Potty Training and The ANC

Waiting for the ANC to make a decision regarding Jacob Zuma is much like potty-training a toddler. You spend ages patiently watching a process you are mildly disgusted by, while the object of your attention vacillates wildly between whether or not he will just go. At least I think it is. My son is 19 months old now, and unlike Jacob Zuma, looking ever more like he wants to take charge of his own exits.

Judging by the TV adverts for Pampers in which a teenager can be seen toddling off into the garden in his own, “New, stretchier big boy nappies for kids between the ages of 12 and 15”, the nappy companies would like nothing more than for me to put these thoughts of potty-training out of my mind. Increasingly parents are being encouraged to leave teaching their kids about toilets until they have graduated, but I am not so sure I want that.

Reports suggest that in this modern, bustling world, the essential art of taking a poo, not in your pants, is being left more, and more, to nursery school teachers, and this is a mistake. Nursery schools are rarely anything other than a normal backyard, if it was painted by a disgruntled clown and dotted with instruments of toddler death, watched over by four ladies who have made a few terrible life choices. Expecting these already harassed individuals to take care of your child’s rear-end education is putting horror cream on an already overly-sweet anxiety cake. There is absolutely no way these people can be expected to have the necessary patience to guide your infant through one of the phases Freud suggested was most likely to leave a psychological stain.

Recently I met a woman at a party who does not have children. She very wittily suggested that toddlers must be dumber than dogs cause you can potty train a dog in just a few days. Sure Marion*, but the toddler would probably learn a lot quicker too if you were allowed to literally rub their noses in their mistakes. Marion is a nursery school teacher.

And with that we are back to Zuma, the toddler, who is unwilling to realise that people are sick and tired of his shitting all over the place. Jacob, if you wanted to exit without humiliation you would have done it a lot sooner. Now we have to hand you over to the nursery school teachers and they may just rub your nose in it.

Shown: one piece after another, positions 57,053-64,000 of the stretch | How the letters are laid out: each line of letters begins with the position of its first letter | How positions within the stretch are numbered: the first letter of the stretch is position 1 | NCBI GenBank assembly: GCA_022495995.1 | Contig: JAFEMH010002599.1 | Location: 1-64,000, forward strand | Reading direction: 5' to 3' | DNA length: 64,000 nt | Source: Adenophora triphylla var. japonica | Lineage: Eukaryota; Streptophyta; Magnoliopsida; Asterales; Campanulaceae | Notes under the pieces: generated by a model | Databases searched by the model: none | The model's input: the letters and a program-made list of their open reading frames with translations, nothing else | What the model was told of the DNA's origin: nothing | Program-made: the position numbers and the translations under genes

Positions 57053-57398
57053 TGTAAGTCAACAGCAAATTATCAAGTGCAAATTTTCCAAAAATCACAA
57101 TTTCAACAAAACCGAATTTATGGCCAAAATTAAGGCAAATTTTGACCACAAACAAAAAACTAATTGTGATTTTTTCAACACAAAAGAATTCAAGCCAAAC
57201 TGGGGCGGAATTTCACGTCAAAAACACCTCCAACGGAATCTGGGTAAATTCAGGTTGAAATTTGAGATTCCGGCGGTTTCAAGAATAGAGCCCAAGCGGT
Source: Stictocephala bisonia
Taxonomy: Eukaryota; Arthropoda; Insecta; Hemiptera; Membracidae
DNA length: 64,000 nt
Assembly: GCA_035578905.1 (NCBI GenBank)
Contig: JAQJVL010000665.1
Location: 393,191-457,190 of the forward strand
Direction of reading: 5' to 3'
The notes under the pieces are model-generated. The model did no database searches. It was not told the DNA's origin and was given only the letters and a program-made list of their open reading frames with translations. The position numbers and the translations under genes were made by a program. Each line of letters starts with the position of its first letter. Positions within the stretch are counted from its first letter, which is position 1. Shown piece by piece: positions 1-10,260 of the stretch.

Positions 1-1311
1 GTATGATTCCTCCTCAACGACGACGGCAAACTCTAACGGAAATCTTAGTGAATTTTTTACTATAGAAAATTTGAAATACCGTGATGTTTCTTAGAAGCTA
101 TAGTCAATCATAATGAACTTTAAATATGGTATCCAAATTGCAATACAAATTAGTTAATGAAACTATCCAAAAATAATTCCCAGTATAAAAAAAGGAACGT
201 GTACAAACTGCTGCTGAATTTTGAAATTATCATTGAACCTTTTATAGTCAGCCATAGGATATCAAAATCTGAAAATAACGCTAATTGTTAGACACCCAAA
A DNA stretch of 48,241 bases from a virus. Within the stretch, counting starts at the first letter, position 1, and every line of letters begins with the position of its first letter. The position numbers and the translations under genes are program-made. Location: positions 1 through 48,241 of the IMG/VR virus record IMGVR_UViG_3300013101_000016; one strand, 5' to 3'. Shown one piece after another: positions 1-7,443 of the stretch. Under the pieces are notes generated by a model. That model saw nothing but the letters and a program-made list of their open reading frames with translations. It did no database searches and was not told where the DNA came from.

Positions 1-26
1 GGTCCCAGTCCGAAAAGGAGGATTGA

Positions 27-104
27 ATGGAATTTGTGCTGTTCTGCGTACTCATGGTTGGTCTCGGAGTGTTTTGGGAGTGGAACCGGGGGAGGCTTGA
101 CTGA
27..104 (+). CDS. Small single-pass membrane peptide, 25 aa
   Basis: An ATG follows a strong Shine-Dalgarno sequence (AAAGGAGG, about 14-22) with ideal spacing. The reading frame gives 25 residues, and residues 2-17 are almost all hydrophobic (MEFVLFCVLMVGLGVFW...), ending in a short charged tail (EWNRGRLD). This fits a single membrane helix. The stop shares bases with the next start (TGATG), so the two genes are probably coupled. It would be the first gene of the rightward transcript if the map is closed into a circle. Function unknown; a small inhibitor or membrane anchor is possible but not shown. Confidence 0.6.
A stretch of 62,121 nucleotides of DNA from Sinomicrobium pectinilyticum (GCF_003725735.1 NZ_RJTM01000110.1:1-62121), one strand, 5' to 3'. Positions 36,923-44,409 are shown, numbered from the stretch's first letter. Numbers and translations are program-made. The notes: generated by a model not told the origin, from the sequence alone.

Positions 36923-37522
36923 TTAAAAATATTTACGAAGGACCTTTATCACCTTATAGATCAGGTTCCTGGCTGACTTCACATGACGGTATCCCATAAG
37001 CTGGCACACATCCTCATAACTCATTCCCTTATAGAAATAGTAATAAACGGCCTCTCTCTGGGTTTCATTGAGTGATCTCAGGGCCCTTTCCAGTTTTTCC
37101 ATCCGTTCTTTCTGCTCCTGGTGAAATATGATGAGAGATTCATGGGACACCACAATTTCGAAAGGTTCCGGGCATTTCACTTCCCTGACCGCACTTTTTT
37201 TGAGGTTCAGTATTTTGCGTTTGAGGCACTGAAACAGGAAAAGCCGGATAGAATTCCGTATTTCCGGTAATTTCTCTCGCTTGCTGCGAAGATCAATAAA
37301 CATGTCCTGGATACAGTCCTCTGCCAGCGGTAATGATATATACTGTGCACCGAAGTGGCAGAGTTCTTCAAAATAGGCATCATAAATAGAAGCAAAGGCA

*Not her name. I can’t remember her real name. I didn’t care to.

I Am A Victim

Me at a function of some kind

Recently Social media took to mocking former Bafana Bafana stalwart Mark Fish after he shared a picture he thought was him with Hugh Masekela, and was instead Sipho “Hotstix” Mabuse. Much hilarity ensued as the entire country briefly forgot the fact that Zuma is still president (and that the amazing Hugh Masekela had died) and shared pictures of random people who looked loosely like, or shared a characteristic with, another celebrity. #MarkFishChallenge

I was at University when I was first accused of being Hollywood actor William H Macy. Mr Macy had recently been absolutely killing it in the movies with roles in Fargo, and something in which he played a fake superhero The Shoveller, so his face was pretty well known and inevitably some wit at my student job declared me to be his doppelgänger. I was flabbergasted. Mr Macy is a great actor, but he is also about as attractive as Donald Trump bending down to take his pants off. I, a debonair sophisticate, beloved by men and women alike, couldn’t possibly share a passing resemblance with this man, who in another age may have earned his coppers being paraded from town to town in a cage for the peasants to gawp at.

Since then others have remarked at our similarity, terrifyingly more often as I get older – and probably look more like Frank, his character in Shameless. It’s something I would like to pretend I am used to, and so when Mark Fish made his monumental Twitter cock up, I posted a picture of myself claiming a likeness to a man I hadn’t previously noticed was in fact a Hollywood heartthrob. That tweet was largely ignored – and I had specifically chosen a photo in which I thought I looked particularly Macyesque (E-Macy-ated?). Perhaps I don’t look that much like him after all?

The thought was just as sad as discovering I had looked like him in the first place. I realised with a sinking feeling that my retirement plan had been to claim to be him to gain entrance to funerals, and weddings, before shovelling free buffet in my sack.

Anyway I guess what I am saying is that Hugh Masekela is dead, and before now nobody knew that I was the main victim of that.